I wrapped her in a towel and carried her to her bedroom. Here she was in a safe space where we could both sit and she could freely express the emotions that were taking over her little body. It wasn’t long before her wails of anger turned to healing sobs as the cortisol flushing through her body dissipated. Finally these turned to relieved sniffles. She crawled into my lap and physically relaxed as I stroked her back and told her I loved her and would always do so. She became so still that I thought she was falling asleep right then and there but eventually a little voice squeaked, “I’m hungry. Could I please have my dinner now?” I replied, “Sure, let’s get dressed.” She willingly did so and then went to eat her dinner with her Father who had by then arrived home.

When she finished she announced that she would like to go to bed (an hour earlier than her usual 7:00 bed time) so we took her to bed and she drifted off happily as I read to her.

I breathed a deep sigh of relief as I put the kettle on and slumped into the lounge chair. I listened as my husband read stories to my youngest in her room and quietly praised myself for helping a child work through her despair with the kindness and empathy that I am starting to see reflected in her own behaviours more and more.

Tantrums and Meltdowns – My Tips For Staying Calm When the Kids Aren’t – Janet Lansbury (Janet Lansbury – Elevating Childcare)

9 Best Ways to Stay (Mostly) Unruffled With Toddlers – Janet Lansbury (Janet Lansbury – Elevating Childcare)

5 Tips For Staying Calm With Children – Kate Russell (Peaceful Parents, Confident Kids)




5 Steps to a Peaceful Day Care Drop Off

day care drop off 3

Recently, Miss 3 has begun to demonstrate significant separation anxiety at her day care drop offs. She becomes clingy, and desperately upset when I tell her I am leaving for work.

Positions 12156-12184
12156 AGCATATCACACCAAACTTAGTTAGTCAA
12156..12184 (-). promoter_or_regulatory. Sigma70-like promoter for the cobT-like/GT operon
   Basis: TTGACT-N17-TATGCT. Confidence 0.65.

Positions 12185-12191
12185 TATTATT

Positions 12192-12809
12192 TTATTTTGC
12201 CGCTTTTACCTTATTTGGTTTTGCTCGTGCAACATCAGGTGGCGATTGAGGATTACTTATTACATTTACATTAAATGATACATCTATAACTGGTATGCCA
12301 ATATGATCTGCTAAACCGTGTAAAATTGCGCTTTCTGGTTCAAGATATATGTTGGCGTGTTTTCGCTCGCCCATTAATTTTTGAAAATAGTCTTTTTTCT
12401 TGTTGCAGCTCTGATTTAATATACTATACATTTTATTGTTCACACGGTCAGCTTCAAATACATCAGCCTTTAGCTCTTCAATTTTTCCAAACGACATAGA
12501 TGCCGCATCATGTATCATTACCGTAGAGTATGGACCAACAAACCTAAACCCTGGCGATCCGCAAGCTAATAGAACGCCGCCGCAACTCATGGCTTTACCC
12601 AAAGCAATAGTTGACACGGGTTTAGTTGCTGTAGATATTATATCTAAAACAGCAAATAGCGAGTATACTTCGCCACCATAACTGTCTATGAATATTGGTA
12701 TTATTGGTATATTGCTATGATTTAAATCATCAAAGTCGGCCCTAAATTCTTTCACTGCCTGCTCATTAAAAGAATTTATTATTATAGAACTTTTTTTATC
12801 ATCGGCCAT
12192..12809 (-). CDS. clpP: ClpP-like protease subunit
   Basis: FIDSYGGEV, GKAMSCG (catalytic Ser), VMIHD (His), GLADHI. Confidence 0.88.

I know this type of separation anxiety is extremely common and although difficult to experience, I have taken some comfort in the fact that she genuinely feels she needs me and would rather be with me than in the care of others.

I also know, however, that I need to help more with her transition into care. It has been getting increasingly more difficult for me to get away on time and her stress levels must also be through the roof. Continue reading

Toddler Tantrum Therapy

Toddler Tantrum Therapy - Peaceful parents, Confident KidsTantrums in shopping centres are never good but much good can come of them. When a toddler tests limits it can be a sure sign they are in need of an emotional release. Time for some healing therapy.

We had one of these today. A big one. In the past, this was the type of tantrum that would result in me either losing it and joining in my toddler’s tantrum with my own screams and shouts or giving in to my toddler’s desire just to keep the peace and restore calm. But not today. Today I donned my Supermum cape to support my child through her strong feelings, ignoring the stares of onlookers and managing to calmly and confidently lead my child out of the centre and back to her own peaceful equilibrium.

We arrived at the shopping centre fairly early in the morning for the soul purpose of playing on the indoor play equipment. It has been recently set up for children five and under and consists of mostly soft play including a padded adventure climb, slide and a small immobile car with steering wheel.

The children adore playing here and there is often only two or three other families using it so it is never crowded and best of all it’s free. There are a number of rules sign posted which are fairly typical for the protection of both the children and the equipment. For a number of reasons I am a bit of a stickler for rules – 1. because I’m a teacher and 2. because I really appreciate having the use of this area and would like to see it preserved into the future so we can continue to enjoy it.